Healing Tangling Bonds: Choosing Between Relationship or Individual Therapy

Questions to help you determine if you want to seek individual or relationship therapy

“Honeymoon” is an essential stage of the relationship. It involves intense excitement, happiness, and infatuation between people. During this stage, everything seems perfect and there is a strong sense of admiration, attraction, and connection. Eventually, the honeymoon stage evolves when partners invest more of their identity / personality into the relationship which results in the dynamic moving into the “Pairing” stage (a.k.a., “Getting-Serious stage” or “Settling-Down stage”), whereby partners begin to expect / notice changes in the dynamic. Then BAM! Conflicts happen – even in the healthiest relationships. These conflicts are often challenging to navigate because we can trigger our partners’ insecurities – a favour the other partner often reciprocates.

What happens when we constantly get caught in the same conflict cycles over and over again? It gets exhausting, scary, and sometimes lonely. Relationship therapy can facilitate communication and provide a supportive and structured environment whereby partners can address conflicts with improved communication for the purpose of strengthening the relationship and promoting satisfaction. In other cases, individuals within the relationship can benefit more from individual therapy for the purpose of working on the issues affecting the relationship. And sometimes, partners can benefit from a combination of both individual and relationship therapy.

How does one decide which is better? Here are some questions to help you determine if you would want to seek individual or relationship therapy:

1. Do you feel disconnected from your partner and struggle to communicate or express your needs? Relationship therapy can enhance communication skills, facilitate emotional expression, promote understanding, and strengthen connection between partners. Therapy would help you and your partner(s) make sense of your feelings and learn how to share and receive this kind of information in a safe environment.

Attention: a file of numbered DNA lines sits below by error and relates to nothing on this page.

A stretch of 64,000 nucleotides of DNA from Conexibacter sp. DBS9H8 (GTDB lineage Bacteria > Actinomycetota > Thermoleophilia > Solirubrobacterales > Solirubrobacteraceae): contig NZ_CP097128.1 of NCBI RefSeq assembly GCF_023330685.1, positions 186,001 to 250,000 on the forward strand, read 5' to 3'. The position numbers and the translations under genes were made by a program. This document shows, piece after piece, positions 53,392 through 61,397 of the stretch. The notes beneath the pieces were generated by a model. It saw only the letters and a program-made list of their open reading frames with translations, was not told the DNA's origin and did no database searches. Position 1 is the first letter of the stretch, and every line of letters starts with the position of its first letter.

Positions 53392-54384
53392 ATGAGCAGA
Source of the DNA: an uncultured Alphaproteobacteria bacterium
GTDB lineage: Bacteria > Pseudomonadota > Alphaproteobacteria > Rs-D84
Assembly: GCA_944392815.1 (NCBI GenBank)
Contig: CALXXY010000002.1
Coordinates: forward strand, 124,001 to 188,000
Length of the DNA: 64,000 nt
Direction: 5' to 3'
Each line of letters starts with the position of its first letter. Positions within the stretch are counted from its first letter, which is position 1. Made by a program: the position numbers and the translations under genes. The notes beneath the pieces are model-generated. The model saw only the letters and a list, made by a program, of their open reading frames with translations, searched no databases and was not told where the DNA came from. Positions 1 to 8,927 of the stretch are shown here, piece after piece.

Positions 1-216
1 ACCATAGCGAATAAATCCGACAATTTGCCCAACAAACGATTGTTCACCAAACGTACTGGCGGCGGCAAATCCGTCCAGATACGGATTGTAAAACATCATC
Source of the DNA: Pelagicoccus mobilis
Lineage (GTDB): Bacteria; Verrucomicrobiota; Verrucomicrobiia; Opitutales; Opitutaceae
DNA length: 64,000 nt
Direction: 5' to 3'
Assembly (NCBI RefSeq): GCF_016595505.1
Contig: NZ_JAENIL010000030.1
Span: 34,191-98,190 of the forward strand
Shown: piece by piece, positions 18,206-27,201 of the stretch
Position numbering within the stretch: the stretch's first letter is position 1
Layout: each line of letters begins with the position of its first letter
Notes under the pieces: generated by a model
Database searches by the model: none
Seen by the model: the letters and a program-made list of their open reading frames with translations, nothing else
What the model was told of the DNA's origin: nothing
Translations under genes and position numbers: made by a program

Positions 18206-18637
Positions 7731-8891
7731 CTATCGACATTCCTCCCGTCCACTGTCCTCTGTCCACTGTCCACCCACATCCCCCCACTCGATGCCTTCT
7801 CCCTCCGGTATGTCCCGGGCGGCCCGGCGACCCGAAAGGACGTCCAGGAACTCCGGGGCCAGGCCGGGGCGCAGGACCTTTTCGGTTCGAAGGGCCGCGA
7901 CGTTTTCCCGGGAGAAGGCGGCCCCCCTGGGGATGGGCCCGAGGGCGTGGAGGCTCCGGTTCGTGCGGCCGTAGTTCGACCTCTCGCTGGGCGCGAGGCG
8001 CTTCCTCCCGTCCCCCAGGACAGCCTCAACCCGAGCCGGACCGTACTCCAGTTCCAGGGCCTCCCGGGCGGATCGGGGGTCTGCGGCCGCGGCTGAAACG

2. Are trust issues or betrayals affecting your relationship? Relationship therapy can help establish healthy boundaries, rebuild trust, and promote forgiveness and / or healing within the relationship. In therapy, you address attachment injuries to foster healing.

3. Are there mental health or personal concerns impacting your relationship? If so, individual therapy can provide a space for exploring personal challenges and working on self-growth, which can positively influence the dynamics of the relationship.

4. Does anxiety, depression, and / or stress impact your relationship? This would be a situation where a combination of individual and relationship therapy might be helpful in pursuit of supporting mental health and providing strategies for engaging with these challenges by processing them independently (individual therapy) and enhancing your partners understand of your struggles (relationship therapy).

5. Has there been a significant life changes or transition resulting in strains upon the relationship? Individual and relationship therapy can help guide adaptation to new circumstances and navigate the challenges associated with important life transitions. This is another situation where a combination of therapeutic modes can be helpful in complimentary ways.